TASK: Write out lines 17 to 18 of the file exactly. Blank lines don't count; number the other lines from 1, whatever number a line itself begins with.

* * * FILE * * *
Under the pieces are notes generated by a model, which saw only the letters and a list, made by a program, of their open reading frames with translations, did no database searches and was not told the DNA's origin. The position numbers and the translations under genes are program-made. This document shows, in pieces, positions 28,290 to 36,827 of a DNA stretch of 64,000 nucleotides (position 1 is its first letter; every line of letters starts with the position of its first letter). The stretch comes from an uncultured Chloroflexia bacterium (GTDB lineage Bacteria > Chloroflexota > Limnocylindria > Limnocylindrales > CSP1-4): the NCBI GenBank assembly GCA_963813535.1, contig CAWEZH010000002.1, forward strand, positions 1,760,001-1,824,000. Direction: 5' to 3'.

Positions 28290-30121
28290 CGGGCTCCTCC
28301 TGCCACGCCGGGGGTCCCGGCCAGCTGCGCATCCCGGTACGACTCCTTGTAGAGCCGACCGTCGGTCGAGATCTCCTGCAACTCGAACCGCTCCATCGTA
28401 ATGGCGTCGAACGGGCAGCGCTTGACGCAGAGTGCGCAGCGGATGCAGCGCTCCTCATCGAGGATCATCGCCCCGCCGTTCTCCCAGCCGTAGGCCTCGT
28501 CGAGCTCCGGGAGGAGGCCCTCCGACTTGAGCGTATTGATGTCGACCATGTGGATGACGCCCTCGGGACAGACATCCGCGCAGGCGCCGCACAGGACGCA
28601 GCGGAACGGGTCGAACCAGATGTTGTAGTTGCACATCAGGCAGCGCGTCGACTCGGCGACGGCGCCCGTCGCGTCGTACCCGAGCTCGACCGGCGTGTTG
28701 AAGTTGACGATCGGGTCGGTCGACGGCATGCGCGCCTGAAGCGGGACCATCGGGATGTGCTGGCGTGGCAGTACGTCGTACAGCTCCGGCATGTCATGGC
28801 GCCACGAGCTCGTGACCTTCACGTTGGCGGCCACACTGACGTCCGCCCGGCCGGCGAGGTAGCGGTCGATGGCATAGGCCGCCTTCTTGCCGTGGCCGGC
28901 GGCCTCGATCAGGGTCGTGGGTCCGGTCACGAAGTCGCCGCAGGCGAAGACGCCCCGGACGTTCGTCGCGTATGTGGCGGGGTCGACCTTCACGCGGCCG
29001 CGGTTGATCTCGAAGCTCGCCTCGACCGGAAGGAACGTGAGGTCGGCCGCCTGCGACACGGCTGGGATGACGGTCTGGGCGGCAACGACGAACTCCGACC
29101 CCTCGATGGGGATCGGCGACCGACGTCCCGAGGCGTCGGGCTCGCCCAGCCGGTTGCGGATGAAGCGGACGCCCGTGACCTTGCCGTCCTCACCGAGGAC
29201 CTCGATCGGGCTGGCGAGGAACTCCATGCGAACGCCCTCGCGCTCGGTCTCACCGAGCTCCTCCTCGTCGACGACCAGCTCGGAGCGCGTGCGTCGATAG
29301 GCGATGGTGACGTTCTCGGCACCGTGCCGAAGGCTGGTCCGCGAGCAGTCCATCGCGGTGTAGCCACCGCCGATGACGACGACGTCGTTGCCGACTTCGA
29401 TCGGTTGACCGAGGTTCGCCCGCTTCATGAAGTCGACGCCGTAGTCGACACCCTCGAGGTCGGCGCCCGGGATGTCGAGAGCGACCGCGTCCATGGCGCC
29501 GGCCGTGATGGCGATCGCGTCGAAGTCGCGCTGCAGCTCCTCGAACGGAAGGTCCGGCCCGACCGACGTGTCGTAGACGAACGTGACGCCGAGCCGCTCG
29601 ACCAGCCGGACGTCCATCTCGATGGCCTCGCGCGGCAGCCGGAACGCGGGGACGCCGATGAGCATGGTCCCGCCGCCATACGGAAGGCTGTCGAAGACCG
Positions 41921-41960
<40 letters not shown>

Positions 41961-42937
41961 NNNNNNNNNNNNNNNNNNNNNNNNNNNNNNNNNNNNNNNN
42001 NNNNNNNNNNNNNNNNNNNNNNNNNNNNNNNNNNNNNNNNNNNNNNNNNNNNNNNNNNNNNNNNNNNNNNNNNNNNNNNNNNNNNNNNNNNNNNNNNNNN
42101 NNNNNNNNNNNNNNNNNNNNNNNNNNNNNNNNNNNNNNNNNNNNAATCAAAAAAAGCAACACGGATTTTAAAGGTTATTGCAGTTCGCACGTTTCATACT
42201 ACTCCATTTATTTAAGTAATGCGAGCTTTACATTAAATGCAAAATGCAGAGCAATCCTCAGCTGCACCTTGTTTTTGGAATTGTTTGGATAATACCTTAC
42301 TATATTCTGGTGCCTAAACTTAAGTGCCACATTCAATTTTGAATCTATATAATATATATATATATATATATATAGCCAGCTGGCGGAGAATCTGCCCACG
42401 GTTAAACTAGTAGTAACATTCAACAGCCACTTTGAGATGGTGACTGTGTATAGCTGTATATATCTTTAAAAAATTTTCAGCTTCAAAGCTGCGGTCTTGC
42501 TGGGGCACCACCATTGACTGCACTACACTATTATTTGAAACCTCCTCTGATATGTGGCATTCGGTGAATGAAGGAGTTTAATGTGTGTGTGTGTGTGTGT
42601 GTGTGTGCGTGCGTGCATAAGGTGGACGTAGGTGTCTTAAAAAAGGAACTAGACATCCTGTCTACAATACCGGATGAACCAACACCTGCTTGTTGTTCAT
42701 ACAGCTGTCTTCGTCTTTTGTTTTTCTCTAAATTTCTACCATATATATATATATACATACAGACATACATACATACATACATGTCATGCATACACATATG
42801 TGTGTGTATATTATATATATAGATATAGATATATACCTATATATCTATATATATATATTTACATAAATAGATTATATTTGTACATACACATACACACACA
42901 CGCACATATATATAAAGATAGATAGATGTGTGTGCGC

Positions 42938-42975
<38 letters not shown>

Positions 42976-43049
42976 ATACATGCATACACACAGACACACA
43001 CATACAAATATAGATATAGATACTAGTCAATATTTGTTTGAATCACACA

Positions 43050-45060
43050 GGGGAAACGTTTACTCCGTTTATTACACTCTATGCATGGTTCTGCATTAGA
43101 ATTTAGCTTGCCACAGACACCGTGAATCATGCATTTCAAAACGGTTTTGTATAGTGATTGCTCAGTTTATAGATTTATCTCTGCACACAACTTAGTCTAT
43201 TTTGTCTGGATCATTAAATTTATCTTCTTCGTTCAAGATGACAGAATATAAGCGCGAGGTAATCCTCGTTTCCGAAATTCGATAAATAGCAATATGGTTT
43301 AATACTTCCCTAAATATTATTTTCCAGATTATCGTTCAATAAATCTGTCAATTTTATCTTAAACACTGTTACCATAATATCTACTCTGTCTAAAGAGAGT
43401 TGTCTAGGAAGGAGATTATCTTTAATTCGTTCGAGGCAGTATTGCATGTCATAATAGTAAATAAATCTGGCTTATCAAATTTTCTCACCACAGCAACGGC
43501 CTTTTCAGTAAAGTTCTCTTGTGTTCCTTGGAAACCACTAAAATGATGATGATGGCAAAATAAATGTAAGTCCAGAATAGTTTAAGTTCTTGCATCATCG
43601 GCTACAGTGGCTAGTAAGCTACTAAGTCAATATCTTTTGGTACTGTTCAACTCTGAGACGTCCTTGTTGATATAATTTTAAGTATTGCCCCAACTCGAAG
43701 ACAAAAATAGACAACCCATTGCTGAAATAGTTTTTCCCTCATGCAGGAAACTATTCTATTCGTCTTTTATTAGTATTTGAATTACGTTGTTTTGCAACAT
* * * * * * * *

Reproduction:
29601 ACCAGCCGGACGTCCATCTCGATGGCCTCGCGCGGCAGCCGGAACGCGGGGACGCCGATGAGCATGGTCCCGCCGCCATACGGAAGGCTGTCGAAGACCG
Positions 41921-41960